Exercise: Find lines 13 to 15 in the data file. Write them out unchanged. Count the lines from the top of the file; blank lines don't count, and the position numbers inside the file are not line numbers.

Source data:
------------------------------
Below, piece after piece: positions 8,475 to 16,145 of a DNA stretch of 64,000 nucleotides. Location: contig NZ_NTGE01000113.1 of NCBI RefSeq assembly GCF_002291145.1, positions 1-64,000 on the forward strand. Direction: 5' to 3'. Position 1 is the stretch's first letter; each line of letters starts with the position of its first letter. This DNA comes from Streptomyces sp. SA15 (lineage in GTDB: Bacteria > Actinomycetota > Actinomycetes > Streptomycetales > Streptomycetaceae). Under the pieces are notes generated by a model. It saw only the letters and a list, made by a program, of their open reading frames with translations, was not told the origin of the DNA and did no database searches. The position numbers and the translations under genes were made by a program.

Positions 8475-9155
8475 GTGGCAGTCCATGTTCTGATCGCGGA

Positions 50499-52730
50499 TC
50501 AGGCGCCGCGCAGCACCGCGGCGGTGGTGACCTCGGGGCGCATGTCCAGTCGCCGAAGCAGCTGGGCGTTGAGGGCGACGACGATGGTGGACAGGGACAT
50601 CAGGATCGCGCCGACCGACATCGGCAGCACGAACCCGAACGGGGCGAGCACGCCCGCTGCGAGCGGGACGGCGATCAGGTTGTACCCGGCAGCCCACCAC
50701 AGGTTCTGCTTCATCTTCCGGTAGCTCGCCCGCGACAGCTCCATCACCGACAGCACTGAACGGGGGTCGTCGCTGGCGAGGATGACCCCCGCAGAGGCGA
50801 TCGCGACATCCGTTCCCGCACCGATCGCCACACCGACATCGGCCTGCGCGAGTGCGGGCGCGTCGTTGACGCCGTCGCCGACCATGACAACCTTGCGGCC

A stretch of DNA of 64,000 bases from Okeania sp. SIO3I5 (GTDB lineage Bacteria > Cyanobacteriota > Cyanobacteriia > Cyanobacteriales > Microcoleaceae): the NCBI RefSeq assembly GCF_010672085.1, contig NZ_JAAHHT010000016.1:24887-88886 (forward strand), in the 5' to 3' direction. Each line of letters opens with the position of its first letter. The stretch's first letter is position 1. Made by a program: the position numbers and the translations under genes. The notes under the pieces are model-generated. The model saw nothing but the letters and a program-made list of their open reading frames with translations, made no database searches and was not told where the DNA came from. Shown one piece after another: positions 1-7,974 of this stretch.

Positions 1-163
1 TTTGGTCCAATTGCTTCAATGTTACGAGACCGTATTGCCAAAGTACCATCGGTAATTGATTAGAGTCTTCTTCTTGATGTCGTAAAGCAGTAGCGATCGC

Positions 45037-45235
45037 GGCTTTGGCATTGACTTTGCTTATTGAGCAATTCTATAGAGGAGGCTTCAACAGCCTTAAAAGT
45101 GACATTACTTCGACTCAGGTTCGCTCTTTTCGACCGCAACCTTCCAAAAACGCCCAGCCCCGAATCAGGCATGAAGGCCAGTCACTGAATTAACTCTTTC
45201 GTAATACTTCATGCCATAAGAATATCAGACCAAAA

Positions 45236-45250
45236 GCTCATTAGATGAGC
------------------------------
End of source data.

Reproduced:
Positions 45037-45235
45037 GGCTTTGGCATTGACTTTGCTTATTGAGCAATTCTATAGAGGAGGCTTCAACAGCCTTAAAAGT
45101 GACATTACTTCGACTCAGGTTCGCTCTTTTCGACCGCAACCTTCCAAAAACGCCCAGCCCCGAATCAGGCATGAAGGCCAGTCACTGAATTAACTCTTTC